May 31, 2006

Violence Flares Again in France

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Left: Burning police car in Montfermeil; photo courtesy of BBC

(Paris) Several hundred youths clashed with police Tuesday night after setting fire to cars, trash bins, and brush piles in a Paris suburb that was the scene of violent riots last year.

At least four police officers were injured in the violence, and as many as 18 youths were arrested. The rioting took place in the suburbs of Montfermeil and Clichy-sous-Bois.

Interior minister Nicolas Sarkozy reiterated that the government will not tolerate further trouble.

"I will not allow more disorderliness neither in Clichy-sous-Bois, nor in Montfermeil, nor anywhere else in the Republic," he said.

The violence appears to be a response of discontent against the mayor of Montfermeil, who imposed a curfew forbidding youths from 15 to 18 years of age from gathering in groups of more than three and requiring anyone under 16 to be accompanied by an adult on city streets after 8 pm.

The November riots, in which immigrant groups were among the majority of protesters, revolved around anger at racial discrimination, police harassment, and a lack of educational and employment prospects. French officials remain optimistic that a repeat of the widespread violence will not recur.

In all more than 10,000 vehicles and 200 public buildings were set on fire, 127 police officers were injured, and 4,500 people arrested; damage was estimated at $250 million by insurers.

7 comments:

-Sepp said...

The French are reaping what they've sewn. "Guestworkers" and other immigrant groups in France have been able to milk the social system dry for years and at the same time, refuse to learn the French language and, shun French culture while demanding theirs be respected. The French government has been appeasing these folks for years and it has gotten them nowhere. I got that information firsthand from friends I have there. Before long, we'll be seeing the same crap here in the USA.

Name withheld to protect the guilty said...

The Atlantic had an interesting article suggesting that our less-cushy benefits are one reason we haven't gotten as far as France (and the other Western European countries don't seem far behind in their fear/loathing of immigrants).

historymike said...

Sepp presents the ardent assimilationist perspective, and there are times when this makes sense.

I have always been an adherent of the "melting pot" view of immigration - and the longue durée tends to bear that out - but the years and decades that pass can be tumultuous.

Thanks for the link, NWTPG.

-Sepp said...

HM, my "assimilationist perspective" IS the melting pot ideal. Why come to the USA bringing your old country hatreds and intolerant culture and expect your new host country to bend over backwards to change / mold our way of life to fit the 3rd world mess they supposedly came here to escape from but, in essence, brought with them? When in Rome demand it be like home? I think not.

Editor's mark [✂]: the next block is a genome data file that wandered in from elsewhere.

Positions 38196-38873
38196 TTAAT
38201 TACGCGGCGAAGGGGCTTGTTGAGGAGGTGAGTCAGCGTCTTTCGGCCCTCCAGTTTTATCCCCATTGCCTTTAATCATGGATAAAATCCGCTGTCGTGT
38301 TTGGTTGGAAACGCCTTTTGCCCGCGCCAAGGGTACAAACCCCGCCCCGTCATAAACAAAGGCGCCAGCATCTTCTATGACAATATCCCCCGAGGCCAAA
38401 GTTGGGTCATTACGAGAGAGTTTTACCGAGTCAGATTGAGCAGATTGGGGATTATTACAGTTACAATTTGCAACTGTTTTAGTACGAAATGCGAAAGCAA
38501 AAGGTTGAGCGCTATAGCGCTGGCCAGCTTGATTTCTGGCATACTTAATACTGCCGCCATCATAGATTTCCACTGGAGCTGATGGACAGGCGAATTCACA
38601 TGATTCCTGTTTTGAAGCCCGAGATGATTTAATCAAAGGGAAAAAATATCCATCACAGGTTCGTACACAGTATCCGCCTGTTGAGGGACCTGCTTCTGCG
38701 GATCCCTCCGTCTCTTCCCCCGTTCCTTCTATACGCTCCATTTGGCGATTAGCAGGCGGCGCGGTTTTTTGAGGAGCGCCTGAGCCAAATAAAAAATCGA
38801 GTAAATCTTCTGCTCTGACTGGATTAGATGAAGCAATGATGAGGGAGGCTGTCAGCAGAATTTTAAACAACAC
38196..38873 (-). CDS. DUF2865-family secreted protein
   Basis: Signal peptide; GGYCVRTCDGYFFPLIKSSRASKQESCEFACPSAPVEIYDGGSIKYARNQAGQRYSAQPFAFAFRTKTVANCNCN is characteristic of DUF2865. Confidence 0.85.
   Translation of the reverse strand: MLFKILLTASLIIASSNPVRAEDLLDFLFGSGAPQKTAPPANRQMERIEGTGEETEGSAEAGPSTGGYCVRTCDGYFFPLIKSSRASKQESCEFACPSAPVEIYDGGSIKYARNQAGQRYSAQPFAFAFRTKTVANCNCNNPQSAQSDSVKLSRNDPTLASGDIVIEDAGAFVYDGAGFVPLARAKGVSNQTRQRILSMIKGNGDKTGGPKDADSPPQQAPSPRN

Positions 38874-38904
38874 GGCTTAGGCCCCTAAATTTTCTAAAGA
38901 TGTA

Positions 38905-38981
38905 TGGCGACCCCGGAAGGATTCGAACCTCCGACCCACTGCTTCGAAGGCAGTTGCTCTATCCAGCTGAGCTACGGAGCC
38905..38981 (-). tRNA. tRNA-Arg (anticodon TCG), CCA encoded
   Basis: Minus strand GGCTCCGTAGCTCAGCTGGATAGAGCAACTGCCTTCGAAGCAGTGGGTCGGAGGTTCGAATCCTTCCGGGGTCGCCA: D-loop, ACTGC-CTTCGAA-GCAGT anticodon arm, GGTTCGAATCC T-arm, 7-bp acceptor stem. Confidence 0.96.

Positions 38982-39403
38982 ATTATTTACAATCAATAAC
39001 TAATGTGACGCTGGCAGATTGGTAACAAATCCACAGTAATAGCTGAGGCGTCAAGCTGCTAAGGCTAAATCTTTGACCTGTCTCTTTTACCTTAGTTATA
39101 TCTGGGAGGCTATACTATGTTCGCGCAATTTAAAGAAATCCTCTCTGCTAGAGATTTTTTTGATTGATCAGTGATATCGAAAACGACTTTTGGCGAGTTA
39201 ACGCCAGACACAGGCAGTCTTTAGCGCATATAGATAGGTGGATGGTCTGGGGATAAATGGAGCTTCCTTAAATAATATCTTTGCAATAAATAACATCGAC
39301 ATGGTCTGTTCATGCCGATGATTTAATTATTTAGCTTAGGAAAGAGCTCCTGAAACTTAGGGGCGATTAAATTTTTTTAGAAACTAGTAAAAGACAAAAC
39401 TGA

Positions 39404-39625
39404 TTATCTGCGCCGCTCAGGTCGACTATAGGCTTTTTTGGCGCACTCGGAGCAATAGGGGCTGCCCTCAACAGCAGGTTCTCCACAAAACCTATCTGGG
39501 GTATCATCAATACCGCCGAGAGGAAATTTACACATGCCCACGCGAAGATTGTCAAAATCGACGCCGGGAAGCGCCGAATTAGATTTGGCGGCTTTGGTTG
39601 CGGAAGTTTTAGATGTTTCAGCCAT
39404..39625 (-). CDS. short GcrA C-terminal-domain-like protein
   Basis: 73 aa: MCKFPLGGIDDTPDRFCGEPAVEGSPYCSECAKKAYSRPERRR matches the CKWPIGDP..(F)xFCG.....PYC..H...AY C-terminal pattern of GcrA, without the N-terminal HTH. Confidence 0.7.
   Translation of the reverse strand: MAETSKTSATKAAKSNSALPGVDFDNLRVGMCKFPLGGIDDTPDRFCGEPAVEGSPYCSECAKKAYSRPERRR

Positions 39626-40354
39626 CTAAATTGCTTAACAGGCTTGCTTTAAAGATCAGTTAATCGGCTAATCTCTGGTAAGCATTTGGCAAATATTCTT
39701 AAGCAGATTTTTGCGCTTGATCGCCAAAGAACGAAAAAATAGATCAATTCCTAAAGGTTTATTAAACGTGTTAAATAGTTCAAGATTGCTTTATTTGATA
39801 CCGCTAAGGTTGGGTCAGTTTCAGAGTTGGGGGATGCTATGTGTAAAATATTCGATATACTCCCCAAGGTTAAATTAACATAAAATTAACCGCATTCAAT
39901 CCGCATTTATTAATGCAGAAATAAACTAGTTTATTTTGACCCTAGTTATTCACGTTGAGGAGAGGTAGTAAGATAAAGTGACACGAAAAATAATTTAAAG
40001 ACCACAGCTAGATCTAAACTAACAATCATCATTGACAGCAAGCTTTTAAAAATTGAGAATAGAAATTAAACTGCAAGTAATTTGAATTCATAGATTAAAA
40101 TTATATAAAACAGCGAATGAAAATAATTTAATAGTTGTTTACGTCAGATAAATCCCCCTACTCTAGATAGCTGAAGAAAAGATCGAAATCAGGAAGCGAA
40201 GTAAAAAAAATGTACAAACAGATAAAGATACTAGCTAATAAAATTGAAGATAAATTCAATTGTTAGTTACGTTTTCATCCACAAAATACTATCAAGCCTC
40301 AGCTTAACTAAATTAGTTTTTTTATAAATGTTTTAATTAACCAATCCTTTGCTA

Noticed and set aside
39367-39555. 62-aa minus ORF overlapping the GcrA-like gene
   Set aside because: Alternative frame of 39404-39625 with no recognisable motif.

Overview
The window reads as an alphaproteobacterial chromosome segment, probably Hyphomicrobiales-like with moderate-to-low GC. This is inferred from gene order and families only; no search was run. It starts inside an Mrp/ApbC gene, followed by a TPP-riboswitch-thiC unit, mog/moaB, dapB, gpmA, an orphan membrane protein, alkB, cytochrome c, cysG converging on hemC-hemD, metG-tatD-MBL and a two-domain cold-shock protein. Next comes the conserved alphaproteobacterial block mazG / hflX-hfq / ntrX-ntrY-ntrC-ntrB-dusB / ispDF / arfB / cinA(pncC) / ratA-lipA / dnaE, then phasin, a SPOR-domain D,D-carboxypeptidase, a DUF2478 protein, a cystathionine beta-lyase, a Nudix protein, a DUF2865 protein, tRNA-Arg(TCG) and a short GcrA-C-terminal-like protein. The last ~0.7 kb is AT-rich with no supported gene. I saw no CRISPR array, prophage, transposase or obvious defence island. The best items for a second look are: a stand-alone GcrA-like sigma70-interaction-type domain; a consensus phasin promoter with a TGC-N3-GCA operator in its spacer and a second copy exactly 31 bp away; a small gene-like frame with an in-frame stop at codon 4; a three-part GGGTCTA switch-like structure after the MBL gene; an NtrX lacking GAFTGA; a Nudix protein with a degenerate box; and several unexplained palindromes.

Hooda Thunkit said...

Trouble in Europe's version of paradise???

Say it ain't so!

What's a Frenchman to do?

I'll leave the next line to your imagination.

Dariush said...

Sepp: "'Guestworkers' and other immigrant groups in France have been able to milk the social system dry for years and at the same time, refuse to learn the French language and, shun French culture while demanding theirs be respected. The French government has been appeasing these folks for years and it has gotten them nowhere."

Actually, that's not quite right. "Language" isn't really a problem, since the vast majority of the population of these immigrant ghettoes come from (or their parents or grandparents came from) countries where French (or at least a kind of Creole facsimile of French) is either the first or second language, or the lingua franca (no pun intended) that allows disparate ethnic groups, tribes and clans to communicate with one another. We're talking Algeria, Morocco, Haiti, Martinique, Turkey, Cote d'Ivoire, Cameroon, Senegal, Central African Republic, Mali, Burkina Faso, Congo (both of them), Rwanda, Burundi, etc. Turks are the only large population of immigrants in France who don't already speak French in their home country.


"HM, my 'assimilationist perspective' IS the melting pot ideal. Why come to the USA bringing your old country hatreds and intolerant culture and expect your new host country to bend over backwards to change / mold our way of life to fit the 3rd world mess they supposedly came here to escape from but, in essence, brought with them?"

Well, I strongly disagree with the idea that assimilation can only occur through deracination. In fact, I can't think of a single ethnic group that has emigrated to the US that has done so, to any significant degree, in order to become Americanized. One doesn't need to be a de-cultured rootless cosmopolitan in order to become American. But learning English and seeking to learn something of the culture as a whole is a good first step.

As I said before, whenever the topic shifts to immigration, I always point people to two essays which I believe sum up the situation better than most. Michael Lind's "To have and to have not", and Israel Shamir's "On the Move".

Kate said...

I didn't get from the story. I know Altun's history and the prior riots - but did he get arrested for throwing rocks during a riot or did the riot start when he was arrested?